"Can you imagine sending a balloon with your testimony in it into the air with a prayer in hopes that it would reach someone, but knowing that the odds against it were much greater? Miracles do happen."

In correspondence, the two woman, who are now close friends, have shared with each other the events that eventually led to that blustery October day.

On Sept. 25, 1986, just days before the Young Women celebration, Sister Higgins's husband, Bob, was entering an alcoholic treatment center in Arizona. The mother of three young children loved her husband dearly but was unsure which way to turn. "Mentally, I was falling apart and I wasn't too sure how much longer I could live with someone who was slowly dying," Sister Higgins wrote in an Aug. 10, 1994, letter to Shelly.

Sister Higgins made plans to join her husband at the treatment center for counseling. Her flight to Arizona was scheduled for Oct. 12, 1986. On Oct 11, the day of the worldwide celebration, she was preparing for her departure when she felt a strong need to pray.

"I don't think I have ever in my life felt so desperate. I needed hope. I needed answers. I needed the Lord. I told Him of all my fears and worries and how much I really loved my husband, but I didn't know if I was doing the right thing by going down to see him. I was scared."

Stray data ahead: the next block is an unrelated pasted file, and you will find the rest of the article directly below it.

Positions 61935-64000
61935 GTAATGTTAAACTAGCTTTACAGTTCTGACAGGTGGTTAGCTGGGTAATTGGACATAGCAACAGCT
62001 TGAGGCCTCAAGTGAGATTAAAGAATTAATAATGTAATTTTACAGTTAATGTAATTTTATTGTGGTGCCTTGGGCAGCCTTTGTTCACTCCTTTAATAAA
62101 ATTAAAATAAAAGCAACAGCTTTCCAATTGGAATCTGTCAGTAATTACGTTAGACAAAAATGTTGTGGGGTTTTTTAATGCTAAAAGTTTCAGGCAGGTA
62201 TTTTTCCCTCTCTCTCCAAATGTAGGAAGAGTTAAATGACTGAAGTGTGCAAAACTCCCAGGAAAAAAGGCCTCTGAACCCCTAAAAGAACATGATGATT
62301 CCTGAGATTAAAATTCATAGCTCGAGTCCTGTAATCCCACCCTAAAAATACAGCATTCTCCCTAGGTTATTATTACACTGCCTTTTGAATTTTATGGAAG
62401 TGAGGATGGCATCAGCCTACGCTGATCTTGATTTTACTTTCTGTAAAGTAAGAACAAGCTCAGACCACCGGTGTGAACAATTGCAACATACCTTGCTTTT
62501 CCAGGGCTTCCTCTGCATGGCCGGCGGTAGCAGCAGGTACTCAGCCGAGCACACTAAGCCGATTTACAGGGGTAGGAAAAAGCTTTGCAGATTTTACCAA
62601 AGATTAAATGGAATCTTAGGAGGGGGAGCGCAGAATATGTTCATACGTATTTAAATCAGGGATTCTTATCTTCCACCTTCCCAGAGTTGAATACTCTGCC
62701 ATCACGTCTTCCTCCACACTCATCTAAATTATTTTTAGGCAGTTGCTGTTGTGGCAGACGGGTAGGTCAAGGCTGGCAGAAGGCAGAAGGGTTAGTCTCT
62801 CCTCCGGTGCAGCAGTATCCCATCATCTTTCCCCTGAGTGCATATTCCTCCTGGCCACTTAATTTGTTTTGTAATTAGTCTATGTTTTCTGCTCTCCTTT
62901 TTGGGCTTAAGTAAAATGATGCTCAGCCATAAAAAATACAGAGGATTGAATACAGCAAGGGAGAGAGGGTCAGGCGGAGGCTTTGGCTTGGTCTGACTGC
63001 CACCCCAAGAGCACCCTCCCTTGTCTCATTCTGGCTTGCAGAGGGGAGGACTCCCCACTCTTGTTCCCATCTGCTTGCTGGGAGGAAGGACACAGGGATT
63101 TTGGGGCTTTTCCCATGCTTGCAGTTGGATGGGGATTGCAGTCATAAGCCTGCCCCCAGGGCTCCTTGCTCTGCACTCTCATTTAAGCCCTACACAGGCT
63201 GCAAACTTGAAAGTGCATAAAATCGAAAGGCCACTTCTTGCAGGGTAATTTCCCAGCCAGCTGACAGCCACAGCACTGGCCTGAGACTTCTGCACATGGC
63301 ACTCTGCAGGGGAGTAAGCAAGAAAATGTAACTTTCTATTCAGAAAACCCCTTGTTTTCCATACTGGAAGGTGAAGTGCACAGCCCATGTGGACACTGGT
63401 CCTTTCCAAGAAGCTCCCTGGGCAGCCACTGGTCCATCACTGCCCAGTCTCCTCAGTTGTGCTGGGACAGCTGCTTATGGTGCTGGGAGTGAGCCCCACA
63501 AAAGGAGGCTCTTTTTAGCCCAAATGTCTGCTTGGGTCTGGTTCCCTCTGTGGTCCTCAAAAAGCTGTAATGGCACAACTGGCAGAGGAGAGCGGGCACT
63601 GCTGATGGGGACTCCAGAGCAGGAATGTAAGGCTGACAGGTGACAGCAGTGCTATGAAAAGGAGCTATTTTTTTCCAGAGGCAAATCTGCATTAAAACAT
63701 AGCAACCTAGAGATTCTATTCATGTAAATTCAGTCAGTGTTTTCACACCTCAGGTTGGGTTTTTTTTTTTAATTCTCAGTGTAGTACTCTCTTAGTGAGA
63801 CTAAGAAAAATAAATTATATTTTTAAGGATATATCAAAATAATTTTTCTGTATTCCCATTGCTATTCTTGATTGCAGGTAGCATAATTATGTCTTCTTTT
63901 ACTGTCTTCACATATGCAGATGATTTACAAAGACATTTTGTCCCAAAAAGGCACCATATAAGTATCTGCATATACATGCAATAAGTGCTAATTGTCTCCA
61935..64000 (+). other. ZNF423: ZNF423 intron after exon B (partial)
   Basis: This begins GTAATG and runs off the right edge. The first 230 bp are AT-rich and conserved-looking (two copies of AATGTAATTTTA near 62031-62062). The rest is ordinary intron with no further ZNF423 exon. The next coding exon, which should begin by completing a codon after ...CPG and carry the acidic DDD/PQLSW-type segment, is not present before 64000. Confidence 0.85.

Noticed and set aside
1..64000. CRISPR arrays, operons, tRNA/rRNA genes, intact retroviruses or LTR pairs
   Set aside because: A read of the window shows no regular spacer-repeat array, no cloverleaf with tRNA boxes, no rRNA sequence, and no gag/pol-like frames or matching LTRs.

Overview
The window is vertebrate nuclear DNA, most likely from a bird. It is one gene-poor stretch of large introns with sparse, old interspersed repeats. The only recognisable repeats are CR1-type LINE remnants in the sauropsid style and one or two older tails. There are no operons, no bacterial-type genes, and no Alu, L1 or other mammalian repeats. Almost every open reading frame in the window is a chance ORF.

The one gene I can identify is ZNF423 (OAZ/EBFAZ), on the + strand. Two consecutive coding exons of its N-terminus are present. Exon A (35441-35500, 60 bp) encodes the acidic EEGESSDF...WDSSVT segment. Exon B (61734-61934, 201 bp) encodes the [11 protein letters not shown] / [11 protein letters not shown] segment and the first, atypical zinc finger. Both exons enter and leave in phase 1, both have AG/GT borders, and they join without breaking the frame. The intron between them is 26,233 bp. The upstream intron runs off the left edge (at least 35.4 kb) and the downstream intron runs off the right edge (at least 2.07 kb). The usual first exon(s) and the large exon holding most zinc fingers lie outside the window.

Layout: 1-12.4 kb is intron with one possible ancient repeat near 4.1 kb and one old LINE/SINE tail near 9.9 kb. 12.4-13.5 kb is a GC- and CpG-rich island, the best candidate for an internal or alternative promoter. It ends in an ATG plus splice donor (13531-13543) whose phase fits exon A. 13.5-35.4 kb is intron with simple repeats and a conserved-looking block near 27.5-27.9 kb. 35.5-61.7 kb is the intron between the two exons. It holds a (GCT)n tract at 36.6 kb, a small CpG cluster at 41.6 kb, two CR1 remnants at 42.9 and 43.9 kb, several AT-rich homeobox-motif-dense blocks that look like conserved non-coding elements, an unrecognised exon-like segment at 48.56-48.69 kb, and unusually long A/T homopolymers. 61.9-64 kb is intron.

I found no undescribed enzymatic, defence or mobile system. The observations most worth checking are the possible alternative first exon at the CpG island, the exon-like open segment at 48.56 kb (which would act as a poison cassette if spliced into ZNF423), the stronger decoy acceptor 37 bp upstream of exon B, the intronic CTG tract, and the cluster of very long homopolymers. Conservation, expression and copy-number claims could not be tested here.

It was that evening she found the balloons. On the note, Shelly testified: "I love the Lord and bear my testimony to you that the Lord is there for you & He loves you."

While Sister Higgins read the note, the telephone coincidentally rang and a member of her bishopric was calling to assure her everything would be OK.

With renewed faith and determination, Sister Higgins joined her husband in the treatment center, and together they helped him recover. On Aug. 2, 1994 - their 24th wedding anniversary - they were sealed in the Jordan River Temple. Since then, the Higgins are enjoying the blessings of Church activity and their eldest son has returned from a full-time mission. The Higgins also have a daughter and another son.